WILLIAM B. RUGGLES WILLIAM Benjamin Ruggles was born at Bath, Steuben County, N. Y., on the 14th of May, 1827. He is the son of William and Mary Ruggles. At the age of thirteen he was in a Bath printing office, trying to work his way up from the printer’s case, with the determination of becoming some day an educated man. At the same period he attended a part of the time the public school of Bath, with a view of preparing himself for a collegiate course. ” We remember him,” writes one, ” when a boy, as a studious youth, and call to mind the hours when we found him stretched out evenings on the old ‘ bank ‘ of the printing office studying his books by the aid of a tallow dip, fitting himself for entrance to Hamilton college.” In 1846 he had the great satisfaction of entering Hamilton college, in the sophomore class, though still obliged during vacation to set type in order to secure the necessary funds to carry him through college. He went through, graduating in 1849, with the highest honors of his class. And we venture to say that no graduate ever left the halls of that excellent institution of learning with more scholarly pride and satisfaction than did young Ruggles with his diploma in hand. While he had experienced the truth that there is “no royal road to learning,” he had also found that his industry and perseverance had overcome all obstacles in the way; and he stepped out into the world ready for its more active and stirring duties – an...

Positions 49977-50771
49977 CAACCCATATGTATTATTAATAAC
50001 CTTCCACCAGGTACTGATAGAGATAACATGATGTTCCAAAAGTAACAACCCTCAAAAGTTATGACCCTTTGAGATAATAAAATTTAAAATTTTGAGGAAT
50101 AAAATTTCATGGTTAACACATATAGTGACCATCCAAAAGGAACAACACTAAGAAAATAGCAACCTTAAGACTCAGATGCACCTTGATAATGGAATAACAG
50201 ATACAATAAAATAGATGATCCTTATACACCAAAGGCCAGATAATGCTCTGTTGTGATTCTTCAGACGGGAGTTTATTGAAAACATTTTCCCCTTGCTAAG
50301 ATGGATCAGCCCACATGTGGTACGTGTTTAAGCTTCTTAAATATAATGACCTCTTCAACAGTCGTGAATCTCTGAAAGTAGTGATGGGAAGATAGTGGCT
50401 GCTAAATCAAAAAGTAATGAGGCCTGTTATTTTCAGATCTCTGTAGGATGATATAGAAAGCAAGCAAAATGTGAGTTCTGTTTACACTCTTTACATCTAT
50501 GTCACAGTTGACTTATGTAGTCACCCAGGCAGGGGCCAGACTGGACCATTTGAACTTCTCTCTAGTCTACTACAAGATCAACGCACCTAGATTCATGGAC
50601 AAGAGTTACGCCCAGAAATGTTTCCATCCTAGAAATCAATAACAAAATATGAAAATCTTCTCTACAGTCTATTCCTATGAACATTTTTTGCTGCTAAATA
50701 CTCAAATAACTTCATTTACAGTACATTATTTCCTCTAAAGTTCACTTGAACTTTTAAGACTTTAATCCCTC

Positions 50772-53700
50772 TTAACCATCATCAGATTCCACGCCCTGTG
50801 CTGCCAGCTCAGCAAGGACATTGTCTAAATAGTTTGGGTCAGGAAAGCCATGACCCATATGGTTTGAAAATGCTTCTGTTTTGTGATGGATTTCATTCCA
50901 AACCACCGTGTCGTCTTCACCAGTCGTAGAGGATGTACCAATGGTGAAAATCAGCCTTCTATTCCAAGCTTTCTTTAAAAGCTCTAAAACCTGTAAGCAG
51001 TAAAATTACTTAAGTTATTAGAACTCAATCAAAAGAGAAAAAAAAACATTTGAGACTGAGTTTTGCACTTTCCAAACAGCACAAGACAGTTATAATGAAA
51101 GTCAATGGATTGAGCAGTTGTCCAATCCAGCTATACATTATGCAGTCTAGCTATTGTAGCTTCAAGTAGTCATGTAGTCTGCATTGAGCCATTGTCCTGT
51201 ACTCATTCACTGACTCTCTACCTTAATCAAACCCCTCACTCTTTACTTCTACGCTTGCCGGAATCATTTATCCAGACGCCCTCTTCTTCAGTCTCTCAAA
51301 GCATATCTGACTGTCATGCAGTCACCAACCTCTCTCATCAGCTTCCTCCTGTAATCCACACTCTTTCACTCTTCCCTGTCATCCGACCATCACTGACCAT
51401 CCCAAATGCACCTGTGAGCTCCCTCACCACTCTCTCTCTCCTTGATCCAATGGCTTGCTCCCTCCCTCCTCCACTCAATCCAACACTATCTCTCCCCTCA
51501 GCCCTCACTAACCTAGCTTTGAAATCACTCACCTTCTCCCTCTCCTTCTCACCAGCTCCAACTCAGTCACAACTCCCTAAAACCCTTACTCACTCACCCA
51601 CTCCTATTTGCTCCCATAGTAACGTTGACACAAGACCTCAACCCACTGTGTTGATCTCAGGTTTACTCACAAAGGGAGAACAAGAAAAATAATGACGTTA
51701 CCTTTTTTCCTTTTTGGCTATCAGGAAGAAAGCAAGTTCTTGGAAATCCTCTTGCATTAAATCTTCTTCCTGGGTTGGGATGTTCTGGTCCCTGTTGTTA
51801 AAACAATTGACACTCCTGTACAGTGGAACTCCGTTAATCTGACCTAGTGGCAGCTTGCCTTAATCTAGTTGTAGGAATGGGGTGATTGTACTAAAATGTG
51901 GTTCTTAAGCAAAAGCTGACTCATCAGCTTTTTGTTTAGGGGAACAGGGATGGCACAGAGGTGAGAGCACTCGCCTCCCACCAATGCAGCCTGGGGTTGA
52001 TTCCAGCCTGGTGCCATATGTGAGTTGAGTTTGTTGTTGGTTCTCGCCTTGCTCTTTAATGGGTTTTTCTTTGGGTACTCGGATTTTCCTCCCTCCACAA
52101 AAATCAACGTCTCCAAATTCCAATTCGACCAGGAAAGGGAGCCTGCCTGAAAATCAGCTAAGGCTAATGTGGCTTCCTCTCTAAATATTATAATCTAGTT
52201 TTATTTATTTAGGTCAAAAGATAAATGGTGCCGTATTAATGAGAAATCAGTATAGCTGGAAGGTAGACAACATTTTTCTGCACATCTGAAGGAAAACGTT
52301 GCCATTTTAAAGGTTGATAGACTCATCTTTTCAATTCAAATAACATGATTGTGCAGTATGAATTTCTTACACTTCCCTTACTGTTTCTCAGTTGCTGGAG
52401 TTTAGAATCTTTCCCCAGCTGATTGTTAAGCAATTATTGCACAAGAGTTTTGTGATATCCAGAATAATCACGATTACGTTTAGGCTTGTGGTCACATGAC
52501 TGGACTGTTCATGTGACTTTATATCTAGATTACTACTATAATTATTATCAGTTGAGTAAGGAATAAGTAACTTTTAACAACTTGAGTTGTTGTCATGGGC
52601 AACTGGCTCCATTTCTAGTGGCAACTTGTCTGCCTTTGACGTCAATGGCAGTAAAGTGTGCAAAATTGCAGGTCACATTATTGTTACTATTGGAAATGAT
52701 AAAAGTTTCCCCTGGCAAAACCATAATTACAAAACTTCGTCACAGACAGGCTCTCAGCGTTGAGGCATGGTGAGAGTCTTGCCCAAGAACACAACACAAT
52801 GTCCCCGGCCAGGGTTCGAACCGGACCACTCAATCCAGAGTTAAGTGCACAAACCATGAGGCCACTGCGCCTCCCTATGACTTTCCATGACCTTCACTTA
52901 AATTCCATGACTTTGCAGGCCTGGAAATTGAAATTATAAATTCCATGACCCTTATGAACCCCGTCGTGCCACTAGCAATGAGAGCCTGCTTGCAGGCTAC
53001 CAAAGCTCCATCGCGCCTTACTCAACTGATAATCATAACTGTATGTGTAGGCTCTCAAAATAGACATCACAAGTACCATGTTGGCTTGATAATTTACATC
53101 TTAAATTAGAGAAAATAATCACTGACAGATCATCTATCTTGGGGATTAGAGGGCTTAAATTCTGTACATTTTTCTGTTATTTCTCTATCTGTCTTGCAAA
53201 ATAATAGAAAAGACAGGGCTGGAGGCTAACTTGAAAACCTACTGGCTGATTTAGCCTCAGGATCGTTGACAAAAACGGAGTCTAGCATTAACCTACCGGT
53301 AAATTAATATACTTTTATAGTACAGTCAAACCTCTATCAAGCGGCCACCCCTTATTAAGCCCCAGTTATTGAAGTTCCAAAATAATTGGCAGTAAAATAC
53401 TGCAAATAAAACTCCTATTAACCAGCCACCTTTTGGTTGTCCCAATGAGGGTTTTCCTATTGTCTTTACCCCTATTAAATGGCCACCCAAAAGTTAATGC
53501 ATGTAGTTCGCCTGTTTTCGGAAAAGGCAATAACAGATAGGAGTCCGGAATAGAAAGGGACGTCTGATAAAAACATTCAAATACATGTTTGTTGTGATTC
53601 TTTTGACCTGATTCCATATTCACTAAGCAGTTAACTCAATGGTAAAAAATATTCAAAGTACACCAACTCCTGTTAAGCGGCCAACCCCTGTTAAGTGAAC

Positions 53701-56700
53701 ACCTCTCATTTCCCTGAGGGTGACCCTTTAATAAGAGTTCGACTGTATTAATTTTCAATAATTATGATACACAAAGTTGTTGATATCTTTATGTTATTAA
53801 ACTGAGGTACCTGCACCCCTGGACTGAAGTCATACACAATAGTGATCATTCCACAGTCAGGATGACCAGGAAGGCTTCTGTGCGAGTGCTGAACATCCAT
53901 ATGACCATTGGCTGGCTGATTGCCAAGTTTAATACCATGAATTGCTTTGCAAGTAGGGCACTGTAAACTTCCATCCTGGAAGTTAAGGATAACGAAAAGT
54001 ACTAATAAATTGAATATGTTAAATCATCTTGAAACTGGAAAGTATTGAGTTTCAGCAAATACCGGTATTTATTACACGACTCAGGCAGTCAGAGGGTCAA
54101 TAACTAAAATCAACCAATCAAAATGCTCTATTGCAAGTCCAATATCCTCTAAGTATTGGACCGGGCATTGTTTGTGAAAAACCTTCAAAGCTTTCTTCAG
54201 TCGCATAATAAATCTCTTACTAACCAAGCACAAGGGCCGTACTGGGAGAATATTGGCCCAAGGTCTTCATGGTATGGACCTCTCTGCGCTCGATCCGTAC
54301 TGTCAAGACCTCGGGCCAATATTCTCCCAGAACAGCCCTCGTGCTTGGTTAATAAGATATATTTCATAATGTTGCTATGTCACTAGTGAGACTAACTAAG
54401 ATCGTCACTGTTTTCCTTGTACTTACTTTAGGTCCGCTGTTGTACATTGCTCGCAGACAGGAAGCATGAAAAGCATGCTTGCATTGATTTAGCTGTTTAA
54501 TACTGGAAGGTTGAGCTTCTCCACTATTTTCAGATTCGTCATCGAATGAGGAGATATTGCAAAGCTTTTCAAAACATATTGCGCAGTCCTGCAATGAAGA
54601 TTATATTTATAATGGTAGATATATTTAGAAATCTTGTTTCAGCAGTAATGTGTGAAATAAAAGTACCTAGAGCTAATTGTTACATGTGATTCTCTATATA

Biography of James Neild